"그의 남편이 일하고 있어."
Translation:His husband is working.
76 CommentsThis discussion is locked.
Only one person has made a statement suggesting a “heteronormative” change.
Off-topic for philosophical rant:
“Wholesomeness” is up for debate. And I say this because the universe itself has no opinion on the matter. Any opinion on any matter is man-made. Intolerance is not right, but it is not wrong either; it just is.
EDIT: Gee… 2 years later, I realize I’ve annoyed a diverse spectrum of people:
- religious folks who believe the Universe has laws created by a sentient [all-powerful] being and that he/she/it defines right and wrong
- atheists who have strong opinions on what is right (“wholesome”) and wrong
- people against the heteronormative thing who see a lack of proactive support as implicitly propping up heteronormality
Please raise your hands if I have not represented you in the above 3 bullet points.
This discussion really did not have to happen. “그” is not gendered even though some are eagerly adopting “Westernisms” like gendered pronouns.
i believe you are over-intellectualizing violetmonn's entire (admittedly, exaggerated and subjective) comment, and thereby escaping the point: whether duolingo intentionally did so or not, for some, it could be quite favorable to encounter such an inclusive gesture as this example sentence may be.
LOL, the discussion is amusing. 그의 may be gender neutral in Korea; same sex marriage may be illegal (as of yet) in Korea, but let's make no bones about it--the LGBTQ movement is real and acceptance is growing. Duolingo made a decision and as one user put it--GAY AF. I'm so happy.
People certainly are alert! And while they are, I wonder if they can help me. Is this close to being correct for this sentence?
"그의 남편이 일하고 있어."
그의 = male, singular, possessive
남편이 = husband, topic particle (as for this husband)
일하고 = Working (present tense "고", descriptive)
있어 = Is (working).
I'm just here for the comments lol. Literally no one is pushing an agenda. We had frogs doing dishes, a bed being food, but saying "his husband" is crossing the line. It could just be a silly sentence (or you know, just a sentence), but the fact that some people react so frantically means they think it's inherently wrong. Aren't they the ones pushing THEIR agenda?
honestly people need to shut the ❤❤❤❤ up. when i saw this a huge smile appeared on my face, because the lgbt+ community doesn't get nearly enough representation, and even small things like this can mean the world to us. we should be normalising non-heteronormative relationships because it can be so helpful to younger generations in accepting others and feeling accepted themselves. thank you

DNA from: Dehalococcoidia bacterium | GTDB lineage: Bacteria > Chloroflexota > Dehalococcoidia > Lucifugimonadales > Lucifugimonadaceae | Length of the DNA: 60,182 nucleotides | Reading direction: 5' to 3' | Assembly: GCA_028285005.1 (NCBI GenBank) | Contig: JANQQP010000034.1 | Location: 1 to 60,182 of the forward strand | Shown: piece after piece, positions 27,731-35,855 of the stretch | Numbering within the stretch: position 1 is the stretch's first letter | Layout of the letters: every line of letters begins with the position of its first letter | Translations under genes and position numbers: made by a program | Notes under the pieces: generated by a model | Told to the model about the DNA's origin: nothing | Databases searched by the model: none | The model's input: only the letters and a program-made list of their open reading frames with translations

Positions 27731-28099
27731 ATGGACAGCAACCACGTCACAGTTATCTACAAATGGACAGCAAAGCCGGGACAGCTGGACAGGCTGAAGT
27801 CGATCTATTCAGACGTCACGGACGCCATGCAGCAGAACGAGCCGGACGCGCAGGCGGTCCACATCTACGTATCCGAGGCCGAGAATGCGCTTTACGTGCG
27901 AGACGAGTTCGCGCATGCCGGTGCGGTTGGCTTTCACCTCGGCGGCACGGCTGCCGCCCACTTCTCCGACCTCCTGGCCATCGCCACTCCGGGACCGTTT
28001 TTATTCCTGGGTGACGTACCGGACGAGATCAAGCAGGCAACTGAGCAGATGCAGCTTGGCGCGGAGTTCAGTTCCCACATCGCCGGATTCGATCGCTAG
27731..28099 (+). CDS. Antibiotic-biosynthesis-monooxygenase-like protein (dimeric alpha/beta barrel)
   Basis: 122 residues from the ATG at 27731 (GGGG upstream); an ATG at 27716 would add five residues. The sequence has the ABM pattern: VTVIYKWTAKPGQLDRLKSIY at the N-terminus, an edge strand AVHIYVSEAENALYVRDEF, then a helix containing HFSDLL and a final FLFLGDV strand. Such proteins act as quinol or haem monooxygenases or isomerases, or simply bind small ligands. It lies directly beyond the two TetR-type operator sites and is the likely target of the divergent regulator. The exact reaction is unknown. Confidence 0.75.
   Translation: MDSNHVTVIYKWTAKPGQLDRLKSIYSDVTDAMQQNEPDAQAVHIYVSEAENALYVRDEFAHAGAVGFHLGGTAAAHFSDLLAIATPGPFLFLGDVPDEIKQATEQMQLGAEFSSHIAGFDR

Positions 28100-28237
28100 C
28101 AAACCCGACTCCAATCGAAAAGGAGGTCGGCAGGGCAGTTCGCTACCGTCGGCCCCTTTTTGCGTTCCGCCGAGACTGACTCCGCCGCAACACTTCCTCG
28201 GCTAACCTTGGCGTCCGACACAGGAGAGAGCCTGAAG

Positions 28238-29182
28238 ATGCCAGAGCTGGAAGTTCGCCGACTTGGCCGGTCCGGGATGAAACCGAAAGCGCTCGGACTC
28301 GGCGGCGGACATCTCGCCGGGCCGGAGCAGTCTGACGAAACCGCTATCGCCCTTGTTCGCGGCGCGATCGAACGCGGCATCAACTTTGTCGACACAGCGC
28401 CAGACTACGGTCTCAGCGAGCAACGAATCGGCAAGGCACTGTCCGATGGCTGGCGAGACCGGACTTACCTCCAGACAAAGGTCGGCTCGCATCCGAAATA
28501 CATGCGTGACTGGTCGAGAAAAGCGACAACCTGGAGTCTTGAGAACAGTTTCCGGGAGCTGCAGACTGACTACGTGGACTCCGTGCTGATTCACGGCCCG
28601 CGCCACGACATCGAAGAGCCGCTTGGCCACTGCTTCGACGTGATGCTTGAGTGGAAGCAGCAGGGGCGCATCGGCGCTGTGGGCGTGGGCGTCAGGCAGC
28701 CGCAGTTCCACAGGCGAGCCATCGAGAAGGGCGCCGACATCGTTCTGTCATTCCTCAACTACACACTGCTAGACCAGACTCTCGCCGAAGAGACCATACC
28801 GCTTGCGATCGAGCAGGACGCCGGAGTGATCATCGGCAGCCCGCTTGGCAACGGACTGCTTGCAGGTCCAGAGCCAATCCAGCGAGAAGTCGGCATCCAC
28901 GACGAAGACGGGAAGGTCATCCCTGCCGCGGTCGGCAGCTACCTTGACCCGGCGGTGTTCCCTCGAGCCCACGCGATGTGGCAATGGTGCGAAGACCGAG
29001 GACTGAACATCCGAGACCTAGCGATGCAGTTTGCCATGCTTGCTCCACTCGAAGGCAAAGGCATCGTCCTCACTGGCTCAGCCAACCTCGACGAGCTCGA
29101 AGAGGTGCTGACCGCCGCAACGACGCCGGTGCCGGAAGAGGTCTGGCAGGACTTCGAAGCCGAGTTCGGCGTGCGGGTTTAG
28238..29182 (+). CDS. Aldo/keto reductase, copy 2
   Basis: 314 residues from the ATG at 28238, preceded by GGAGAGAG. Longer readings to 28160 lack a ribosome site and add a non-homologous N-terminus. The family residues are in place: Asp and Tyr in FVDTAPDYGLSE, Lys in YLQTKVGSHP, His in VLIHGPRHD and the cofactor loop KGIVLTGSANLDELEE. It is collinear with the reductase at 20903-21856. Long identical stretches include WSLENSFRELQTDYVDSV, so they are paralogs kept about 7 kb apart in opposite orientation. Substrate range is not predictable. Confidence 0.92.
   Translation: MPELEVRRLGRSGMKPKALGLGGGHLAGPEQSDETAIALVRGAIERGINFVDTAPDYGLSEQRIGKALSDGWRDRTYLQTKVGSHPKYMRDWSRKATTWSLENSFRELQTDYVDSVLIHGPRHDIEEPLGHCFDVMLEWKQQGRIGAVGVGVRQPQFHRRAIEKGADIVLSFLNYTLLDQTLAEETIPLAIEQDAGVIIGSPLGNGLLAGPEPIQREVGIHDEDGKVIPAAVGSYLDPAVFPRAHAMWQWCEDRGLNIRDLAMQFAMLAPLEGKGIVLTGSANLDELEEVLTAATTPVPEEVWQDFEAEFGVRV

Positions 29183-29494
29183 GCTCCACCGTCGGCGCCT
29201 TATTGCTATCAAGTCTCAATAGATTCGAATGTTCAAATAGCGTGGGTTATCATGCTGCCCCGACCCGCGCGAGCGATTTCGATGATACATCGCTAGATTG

Tips and notes and other language teaching say there's a trend to just use 그, mostly younger generations, letting context of conversation tell which gender. Gender specific used only to remove doubt about who discussion refers to.
(PS: I can't wait to read Green Eggs and Spam in Korean!!)
Went into the comment section of this sentence to see if anyone gave extra info or something useful ... yet what I found is just a bunch of intolerant people who complain and insult rather than focus on learning something ... come on people, we should be way over this senseless hate
Actually, it is quite common in Korean to use "그의" in either a male or female context. So, though DL currently is not accepting it, "her" would certainly be an appropriate translation. Though this is probably not the best place for a philosophical discussion, it is unfortunate for our world that so many try to make themselves believe that there is no force governing the universe. Atheism is the true "blind" faith. The evidence for universal truth and and the "opinions" of the creating force is substantial.
Wow. This is quite the back-and-forth controversy. This is a language learning app, right? I would be okay with all the discussion, but the discussion should be in 한국어. This is not where I come to mix it up over the what the definition of "marriage" should be and whether or not one is a hater if he/she (or another less binary category) thinks that marriage is about more than simply "two individuals who love each other and want to be together."
This is a little less “homo” than you think. My Korean friend says that 그 is a gender-neutral pronoun. 그녀 is a relatively new innovation.
There is a similar development in Chinese with the recent invention of 她 as a gendered substitute for 他.
It is simply fascinating how the Chinese and Koreans are creating gendered pronouns where they did not exist before when the Anglophones are struggling to converge on an acceptable set of gender-neutral pronouns.
That said, for the purposes of this course, 그 should be considered a strongly-gendered pronoun with 그녀 being the complementary pronoun.